a few bits of the article really spoke to me:
-"When children are very young, they all express creativity, but by the end of the first grade, very few do so. This is because of socialization. They learn in school to stay on task and to stop daydreaming and asking silly questions. As a result, the expression of new ideas is largely shut down. We end up leaving creative expression to the misfits—the people who can’t be socialized." - Robert Epstein
having worked on a few occasions with young children, i've wondered about this idea for years, where does creativity begin to be stymied ? this opened up a can of worms for me just beginning to think about the ways that we halt our own creativity or allow it to be halted by others.
lots of people have said to me "you're so creative," i've heard that so many times that it has taken on a persona of its own in my head - i've been told i'm creative, i think i'm a creative person, therefor i create and i maybe the most creative person i know (at least in my own head). i've begun to think about the culture or mindset among people who have established creativity as a part of their personality that makes them competitive with other people who are creative. i think we can get caught up with wanting to be the most creative person, even though we feed off of eachother and are inspired by eachother.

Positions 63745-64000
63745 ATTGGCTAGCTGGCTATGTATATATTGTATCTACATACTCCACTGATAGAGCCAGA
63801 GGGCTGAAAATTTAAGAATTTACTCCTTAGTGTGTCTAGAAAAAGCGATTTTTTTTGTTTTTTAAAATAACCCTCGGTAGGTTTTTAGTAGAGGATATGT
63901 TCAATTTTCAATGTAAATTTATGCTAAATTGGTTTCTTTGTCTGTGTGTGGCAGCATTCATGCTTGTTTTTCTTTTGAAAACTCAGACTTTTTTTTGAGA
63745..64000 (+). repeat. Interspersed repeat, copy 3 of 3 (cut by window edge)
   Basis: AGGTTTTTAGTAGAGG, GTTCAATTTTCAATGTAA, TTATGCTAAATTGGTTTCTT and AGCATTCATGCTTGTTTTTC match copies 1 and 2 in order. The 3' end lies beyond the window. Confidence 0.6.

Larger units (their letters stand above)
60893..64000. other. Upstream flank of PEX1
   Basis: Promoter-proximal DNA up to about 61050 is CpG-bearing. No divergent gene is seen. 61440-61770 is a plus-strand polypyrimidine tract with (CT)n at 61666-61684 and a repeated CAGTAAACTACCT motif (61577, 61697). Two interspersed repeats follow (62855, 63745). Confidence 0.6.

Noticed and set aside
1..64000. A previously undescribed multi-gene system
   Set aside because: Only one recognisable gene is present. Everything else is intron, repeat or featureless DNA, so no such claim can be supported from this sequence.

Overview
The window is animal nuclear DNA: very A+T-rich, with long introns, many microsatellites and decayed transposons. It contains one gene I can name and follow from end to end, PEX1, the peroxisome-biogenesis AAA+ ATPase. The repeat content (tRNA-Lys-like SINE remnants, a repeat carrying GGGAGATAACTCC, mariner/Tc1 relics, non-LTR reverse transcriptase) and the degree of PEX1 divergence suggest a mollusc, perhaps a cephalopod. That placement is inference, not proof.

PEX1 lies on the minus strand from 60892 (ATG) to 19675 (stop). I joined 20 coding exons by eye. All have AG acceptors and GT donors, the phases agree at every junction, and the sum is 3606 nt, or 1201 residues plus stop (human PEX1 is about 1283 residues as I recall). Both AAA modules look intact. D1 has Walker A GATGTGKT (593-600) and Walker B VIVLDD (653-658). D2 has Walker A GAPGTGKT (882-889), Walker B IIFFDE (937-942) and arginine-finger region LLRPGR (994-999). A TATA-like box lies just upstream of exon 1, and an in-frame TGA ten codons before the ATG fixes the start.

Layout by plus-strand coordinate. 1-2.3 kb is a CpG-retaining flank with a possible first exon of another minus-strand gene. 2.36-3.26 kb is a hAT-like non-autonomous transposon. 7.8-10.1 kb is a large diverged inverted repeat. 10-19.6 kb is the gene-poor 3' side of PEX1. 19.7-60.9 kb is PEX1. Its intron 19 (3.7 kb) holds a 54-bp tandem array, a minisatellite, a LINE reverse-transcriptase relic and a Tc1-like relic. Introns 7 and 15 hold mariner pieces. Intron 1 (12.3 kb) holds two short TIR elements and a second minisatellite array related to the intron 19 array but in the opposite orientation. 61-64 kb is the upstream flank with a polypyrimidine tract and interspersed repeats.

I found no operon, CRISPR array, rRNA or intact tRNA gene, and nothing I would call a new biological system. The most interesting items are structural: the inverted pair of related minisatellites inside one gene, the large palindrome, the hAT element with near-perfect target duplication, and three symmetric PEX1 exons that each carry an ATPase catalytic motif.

i think the established and affirmed creative people tend to shut out the idea that the other people could be creative to if they were allowed.
-"Creative people are productive. They may have lots of ideas that don’t work, but the point is that they have lots of ideas." - John Houtz
i often find i have so many ideas, i'm overwhelmed by choosing one direction, and i allow those overwhelmed feelings to follow me through the creative process.
one last one:
- ". . .let me give you an example of an exercise I do with people that boosts group creativity. It’s called “the shifting game.” In this exercise, half of my teams stay together for 15 minutes to generate names for a new cola. The other teams work together for five minutes, then shift out of the group to work on the problem individually, then come together for the last five minutes. Even with all the moving around, the shifting teams produce twice as many ideas as the nonshifting ones. This happens, I think, because groups inhibit a lot of creative expression. Dominant people tend to do most of the talking, for one thing. But when people shift, everyone ends up working on the problem." - Robert Epstein
i've always found this to be true but i like how Robert Epstein articulated that the dominant people do most of the talking. i'm one of those non-dominant people who lets the talkers do the talking. lately i've been struggling with trying to change this about myself so that i have a voice in group settings. i've heard that the squeaky wheel gets the oil, so i've meekly tried to force myself to become a sqeaky wheel, or at least - squeakier. the truth is i'm not sure if i can hack it!